Buuuut, every meal of these things somebody eats helps build an Intimacy towards loyalty to the Laws of Cecylene and to the Infernal who provided the repast. Eat them for a week, you become a Creature of Darkness. Eat them for a second week (and if the Infernal knows a second Charm) you mutate to become perfectly adapted to living in deserts in general and Cecylene in specific. Remember how Malefactors get the ability to make/spread deserts via sacrifices to Cecylene?
The devoted of Cecylene have a hard time -not- growing their cults courtesy of this baby.
(Incidentally, the writers are kind enough to mention that if the Infernal who summoned the locusts eats them, rather than develop an intimacy of self-loyalty they just feel smug as hell.)

She Who Lives In Her Name 's three subtrees are I Am Telekinetic As Hell, I Wrote The Laws Of Physics, and You Are Nothing More Than Discrete Units of Data Which I'll Edit As I Please. My favorite of these is her Perfect Defense, which is part of I Wrote The Laws Of Physics.

Counter-Conceptual Imposition
The Hierarchy is very clear on She Who Lives In Her Name being inviolate. As such, any attack on her will be undone by the Creation she wrote. The Infernal, under attack, reflexively rewrites Creation in a way that will stop the attack. Perfectly. The default way this happens is a crystal sphere full of fire appearing in front of the attack, breaking, and as it breaks screwing up space for a second or two, but if you've got the Charm you're encouraged to stunt it into more interesting things.

As a Perfect Defense, it suffers from its associated Yozi's Imperfection- none of that 'virtue flaw' bullshit here. The Imperfection of the Principle of Hierarchy is as follows. All things SWLIHN understands are lesser than her, and thus powerless against her. All things she does -not- understand totally don't exist until she understands them.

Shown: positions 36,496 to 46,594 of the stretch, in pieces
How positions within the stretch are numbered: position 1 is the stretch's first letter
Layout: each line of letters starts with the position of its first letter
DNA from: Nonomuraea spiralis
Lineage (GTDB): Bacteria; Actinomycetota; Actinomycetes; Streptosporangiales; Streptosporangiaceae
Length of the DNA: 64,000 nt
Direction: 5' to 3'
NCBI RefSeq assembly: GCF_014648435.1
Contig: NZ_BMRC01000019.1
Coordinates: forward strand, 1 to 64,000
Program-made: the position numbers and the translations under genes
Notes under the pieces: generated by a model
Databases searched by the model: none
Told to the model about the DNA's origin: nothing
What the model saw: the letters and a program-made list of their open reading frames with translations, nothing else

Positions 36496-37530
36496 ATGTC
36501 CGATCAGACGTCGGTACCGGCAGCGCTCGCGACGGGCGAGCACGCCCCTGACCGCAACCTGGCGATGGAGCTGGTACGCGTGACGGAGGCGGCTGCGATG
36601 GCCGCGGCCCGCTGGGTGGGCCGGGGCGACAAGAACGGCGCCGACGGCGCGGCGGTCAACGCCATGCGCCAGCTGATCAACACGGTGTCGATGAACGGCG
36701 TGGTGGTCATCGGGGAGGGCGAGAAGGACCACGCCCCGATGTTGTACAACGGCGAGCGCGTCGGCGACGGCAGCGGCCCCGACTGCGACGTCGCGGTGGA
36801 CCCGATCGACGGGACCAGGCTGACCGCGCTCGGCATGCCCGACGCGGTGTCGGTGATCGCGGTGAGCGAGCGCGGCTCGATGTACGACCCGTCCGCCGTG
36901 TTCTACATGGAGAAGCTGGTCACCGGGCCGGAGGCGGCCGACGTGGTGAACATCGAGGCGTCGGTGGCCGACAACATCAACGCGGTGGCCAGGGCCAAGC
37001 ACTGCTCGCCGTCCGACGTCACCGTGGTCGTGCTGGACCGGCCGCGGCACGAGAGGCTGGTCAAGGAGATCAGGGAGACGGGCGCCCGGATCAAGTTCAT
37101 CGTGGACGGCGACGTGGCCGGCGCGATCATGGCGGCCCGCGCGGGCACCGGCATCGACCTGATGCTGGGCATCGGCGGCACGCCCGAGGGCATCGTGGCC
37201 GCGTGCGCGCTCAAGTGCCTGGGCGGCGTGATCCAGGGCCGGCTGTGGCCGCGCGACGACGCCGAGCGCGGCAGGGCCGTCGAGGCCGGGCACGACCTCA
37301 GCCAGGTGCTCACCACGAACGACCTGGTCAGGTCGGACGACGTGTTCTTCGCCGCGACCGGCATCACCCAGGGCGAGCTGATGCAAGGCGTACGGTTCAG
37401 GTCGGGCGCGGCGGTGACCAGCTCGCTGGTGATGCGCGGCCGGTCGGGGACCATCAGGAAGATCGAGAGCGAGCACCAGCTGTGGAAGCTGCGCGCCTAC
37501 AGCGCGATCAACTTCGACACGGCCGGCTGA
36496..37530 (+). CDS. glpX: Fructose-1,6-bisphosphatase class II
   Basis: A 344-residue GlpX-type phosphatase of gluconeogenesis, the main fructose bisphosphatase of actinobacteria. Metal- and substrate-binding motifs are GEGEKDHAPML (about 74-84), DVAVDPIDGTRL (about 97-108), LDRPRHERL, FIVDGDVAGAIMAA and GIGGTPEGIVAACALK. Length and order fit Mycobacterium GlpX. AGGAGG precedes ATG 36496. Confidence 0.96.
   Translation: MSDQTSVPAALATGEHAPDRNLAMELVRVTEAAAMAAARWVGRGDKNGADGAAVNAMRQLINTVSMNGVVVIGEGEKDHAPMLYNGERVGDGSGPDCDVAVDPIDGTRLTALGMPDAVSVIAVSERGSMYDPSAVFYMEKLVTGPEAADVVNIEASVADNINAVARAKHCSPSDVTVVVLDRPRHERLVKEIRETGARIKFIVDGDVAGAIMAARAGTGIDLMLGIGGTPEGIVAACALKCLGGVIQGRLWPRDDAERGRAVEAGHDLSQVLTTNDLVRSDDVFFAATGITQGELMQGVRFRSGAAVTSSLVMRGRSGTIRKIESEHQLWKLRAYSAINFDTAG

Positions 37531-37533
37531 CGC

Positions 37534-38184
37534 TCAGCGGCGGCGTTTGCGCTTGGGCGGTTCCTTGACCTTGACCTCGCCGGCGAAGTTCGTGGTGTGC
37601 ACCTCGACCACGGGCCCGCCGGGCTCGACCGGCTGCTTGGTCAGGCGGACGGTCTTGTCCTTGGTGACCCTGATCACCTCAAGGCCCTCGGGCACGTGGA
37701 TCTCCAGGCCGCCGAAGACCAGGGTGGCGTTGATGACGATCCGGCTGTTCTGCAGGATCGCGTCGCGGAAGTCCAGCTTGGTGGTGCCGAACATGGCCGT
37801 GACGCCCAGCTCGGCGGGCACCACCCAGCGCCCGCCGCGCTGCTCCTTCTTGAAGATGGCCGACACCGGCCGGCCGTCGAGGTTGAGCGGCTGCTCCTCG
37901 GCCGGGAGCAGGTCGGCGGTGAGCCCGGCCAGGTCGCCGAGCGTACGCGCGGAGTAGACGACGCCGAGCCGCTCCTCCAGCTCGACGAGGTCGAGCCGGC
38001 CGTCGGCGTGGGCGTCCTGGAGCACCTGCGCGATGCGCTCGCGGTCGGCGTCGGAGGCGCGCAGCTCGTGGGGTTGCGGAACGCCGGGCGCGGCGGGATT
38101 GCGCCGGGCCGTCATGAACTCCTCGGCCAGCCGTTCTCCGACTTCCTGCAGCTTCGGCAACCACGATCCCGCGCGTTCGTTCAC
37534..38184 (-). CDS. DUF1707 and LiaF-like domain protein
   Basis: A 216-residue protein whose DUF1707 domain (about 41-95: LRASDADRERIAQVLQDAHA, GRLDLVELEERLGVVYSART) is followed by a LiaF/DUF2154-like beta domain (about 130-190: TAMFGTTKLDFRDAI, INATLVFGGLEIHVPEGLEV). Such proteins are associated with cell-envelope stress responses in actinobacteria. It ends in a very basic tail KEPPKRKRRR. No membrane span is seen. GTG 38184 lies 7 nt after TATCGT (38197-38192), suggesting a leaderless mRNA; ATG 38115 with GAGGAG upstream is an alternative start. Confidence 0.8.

As such, this Perfect can't be used on something the Infernal's never seen before. Unfamiliar charms, combos, and surprise attacks will always pierce this defense. There's an exception to the rule, though: as the person who wrote the laws of physics, SWLIHN is capable of effortlessly and reflexively giving the burning crystalline finger to any creatures of the Wyld that attempt to fuck with the Hierarchy. It doesn't matter if an Infernal doesn't even know what the raksha are, Counter-Conceptual Imposition will shut them down.

Also the capstone charm of I Am Telekinetic As Fuck dips into the little used subtext of I Wrote The Laws of Physics: "And I'll Rewrite Them If It Suits Me." Constructive Convergence of Principles starts off as an Infernal being able to craft anything, including people, out of the Wyld. As they buy upgrades for it, though, they start being able to mess around with reality only partially tainted by the Wyld like it was the pure Wyld, and at full power they can rewrite existence well within the bounds of Creation as they damn well please. (We are informed that doing this last one sets off all sorts of alarms in Heaven.)

Adorjan has a couple of them. I Am (Obsessive) Love, I Use Insanity As A Weapon, and the threefold tree I Am The (Murderous/Silent/Really Goddamn Fast) Wind. Early on in this tree is a charm that gives running the same recuperative effects as a full night's sleep. It has a successor charm that gives murder the same recuperative effects as a full meal. But our example charm pair is the heart of I Am (Obsessive) Love: Freedom Lets Go and Tragic Love Amusement.